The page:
Country diary 1971: Lakeland’s smittle places for wildlife

KESWICK: One cannot help casting up accounts at this time of the year – a time belonging to Janus, the god of January. There is a Janus aspect in many things. I was told lately by a university lecturer that “natural history is well past the country parson era” and though, no doubt, he is right in some ways even natural history without its countrymen, past and present, and without its looking back for comparison would be poor indeed. I heard a Cumbrian say recently that the River Derwent, where it runs into Bassenthwaite Lake, used to be a “terrible smittle place for fish.” It no longer is (for various reasons) but I have come across the self-same expression in a different context. It was in notes made in 1907 by a natural historian of some standing of his walks and talks with an elderly dry-stone waller who lived in Keswick. The waller was naming the mountain summits which were “ter’ble smittle places for dotterel to breed” – birds which seldom breed here now.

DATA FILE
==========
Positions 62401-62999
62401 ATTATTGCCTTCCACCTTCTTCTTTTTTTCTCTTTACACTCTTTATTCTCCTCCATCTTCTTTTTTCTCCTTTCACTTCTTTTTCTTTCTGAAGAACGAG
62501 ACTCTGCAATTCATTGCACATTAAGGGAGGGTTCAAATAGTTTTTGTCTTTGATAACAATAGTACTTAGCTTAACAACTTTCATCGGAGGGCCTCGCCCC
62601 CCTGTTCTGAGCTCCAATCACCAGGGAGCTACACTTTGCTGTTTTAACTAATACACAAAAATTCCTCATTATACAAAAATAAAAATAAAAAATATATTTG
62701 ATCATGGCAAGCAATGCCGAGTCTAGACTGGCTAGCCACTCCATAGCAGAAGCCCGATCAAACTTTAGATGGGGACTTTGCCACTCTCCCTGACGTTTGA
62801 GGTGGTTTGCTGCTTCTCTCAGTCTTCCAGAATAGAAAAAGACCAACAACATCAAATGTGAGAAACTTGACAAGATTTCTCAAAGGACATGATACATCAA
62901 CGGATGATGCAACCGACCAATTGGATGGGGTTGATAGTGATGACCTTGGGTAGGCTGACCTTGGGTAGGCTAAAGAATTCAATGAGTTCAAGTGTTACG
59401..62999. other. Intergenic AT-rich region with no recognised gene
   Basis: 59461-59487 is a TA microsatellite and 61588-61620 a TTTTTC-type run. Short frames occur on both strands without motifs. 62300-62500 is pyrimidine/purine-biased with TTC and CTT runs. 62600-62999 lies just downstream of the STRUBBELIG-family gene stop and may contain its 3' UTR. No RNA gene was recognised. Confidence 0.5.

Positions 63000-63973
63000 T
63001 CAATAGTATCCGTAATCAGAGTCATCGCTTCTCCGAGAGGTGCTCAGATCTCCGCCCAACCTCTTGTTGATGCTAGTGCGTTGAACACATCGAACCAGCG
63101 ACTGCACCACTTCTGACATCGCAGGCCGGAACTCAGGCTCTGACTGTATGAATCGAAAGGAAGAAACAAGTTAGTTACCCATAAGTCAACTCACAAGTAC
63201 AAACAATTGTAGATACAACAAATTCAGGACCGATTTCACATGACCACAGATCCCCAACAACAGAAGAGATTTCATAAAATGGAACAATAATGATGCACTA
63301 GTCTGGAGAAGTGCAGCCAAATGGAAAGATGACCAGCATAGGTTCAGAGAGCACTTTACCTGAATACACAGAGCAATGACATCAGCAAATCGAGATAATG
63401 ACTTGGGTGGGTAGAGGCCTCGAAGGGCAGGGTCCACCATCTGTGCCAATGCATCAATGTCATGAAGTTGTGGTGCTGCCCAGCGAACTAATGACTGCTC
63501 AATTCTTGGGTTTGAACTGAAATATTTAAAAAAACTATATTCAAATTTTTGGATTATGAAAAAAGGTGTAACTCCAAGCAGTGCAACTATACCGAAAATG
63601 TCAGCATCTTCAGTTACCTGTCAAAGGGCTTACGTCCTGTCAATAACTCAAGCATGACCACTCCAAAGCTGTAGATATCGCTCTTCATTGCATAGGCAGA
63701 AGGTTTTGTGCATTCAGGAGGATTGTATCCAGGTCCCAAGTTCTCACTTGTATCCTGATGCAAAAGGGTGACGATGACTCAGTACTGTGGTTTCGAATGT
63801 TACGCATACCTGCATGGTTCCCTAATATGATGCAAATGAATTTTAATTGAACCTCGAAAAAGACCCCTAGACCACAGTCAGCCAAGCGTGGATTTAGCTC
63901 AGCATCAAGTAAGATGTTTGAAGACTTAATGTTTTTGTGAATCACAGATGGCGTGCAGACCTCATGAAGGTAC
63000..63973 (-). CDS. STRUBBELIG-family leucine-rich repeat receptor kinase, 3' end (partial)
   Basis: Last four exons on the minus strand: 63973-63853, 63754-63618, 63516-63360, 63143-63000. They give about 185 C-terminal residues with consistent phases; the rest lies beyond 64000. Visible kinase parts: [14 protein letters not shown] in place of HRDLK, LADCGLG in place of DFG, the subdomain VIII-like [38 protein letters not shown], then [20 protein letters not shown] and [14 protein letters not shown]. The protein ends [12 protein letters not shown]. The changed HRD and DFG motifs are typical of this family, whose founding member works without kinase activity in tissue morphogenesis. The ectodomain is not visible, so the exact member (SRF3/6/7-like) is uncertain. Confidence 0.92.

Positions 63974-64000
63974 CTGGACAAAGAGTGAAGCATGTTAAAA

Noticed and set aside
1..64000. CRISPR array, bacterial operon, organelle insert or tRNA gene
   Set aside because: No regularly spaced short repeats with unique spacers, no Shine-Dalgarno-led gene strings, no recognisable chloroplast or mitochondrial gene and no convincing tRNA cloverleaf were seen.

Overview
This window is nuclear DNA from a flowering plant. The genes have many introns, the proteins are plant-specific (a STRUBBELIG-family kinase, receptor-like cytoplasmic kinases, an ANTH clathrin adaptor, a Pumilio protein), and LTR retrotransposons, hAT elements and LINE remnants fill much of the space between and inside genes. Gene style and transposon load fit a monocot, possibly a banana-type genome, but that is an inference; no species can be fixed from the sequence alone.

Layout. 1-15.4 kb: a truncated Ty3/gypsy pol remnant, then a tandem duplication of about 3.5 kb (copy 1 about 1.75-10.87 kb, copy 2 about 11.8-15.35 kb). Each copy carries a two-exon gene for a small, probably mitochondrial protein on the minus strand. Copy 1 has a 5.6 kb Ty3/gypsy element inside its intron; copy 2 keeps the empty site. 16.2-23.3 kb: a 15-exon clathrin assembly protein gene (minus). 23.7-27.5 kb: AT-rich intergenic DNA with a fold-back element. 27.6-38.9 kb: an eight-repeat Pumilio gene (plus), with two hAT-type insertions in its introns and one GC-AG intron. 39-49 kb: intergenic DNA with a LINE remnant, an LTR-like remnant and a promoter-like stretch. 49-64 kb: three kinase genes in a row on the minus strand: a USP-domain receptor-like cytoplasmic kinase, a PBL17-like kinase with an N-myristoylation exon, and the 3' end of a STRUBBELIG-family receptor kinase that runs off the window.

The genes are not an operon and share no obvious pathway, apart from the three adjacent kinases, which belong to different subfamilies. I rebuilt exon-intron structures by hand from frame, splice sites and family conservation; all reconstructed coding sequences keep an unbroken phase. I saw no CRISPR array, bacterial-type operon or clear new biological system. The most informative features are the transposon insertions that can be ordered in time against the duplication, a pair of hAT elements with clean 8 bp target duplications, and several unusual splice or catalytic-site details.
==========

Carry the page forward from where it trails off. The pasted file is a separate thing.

There are other contrasts – in 1907 foumarts (polecats) were already very scarce but sweet-marts (pine-martens) were still then numerous. Otters (rare now) were plentiful then, especially in Borrowdale, and using a variety of holts, including one of their last in Hollow Stones under Shepherd’s Crag where, now, only climbers flourish. But – swings and roundabouts indeed – badgers were almost extinct then and though I have not seen an otter for over a year I could, now, name many “smittle” spots for badgers.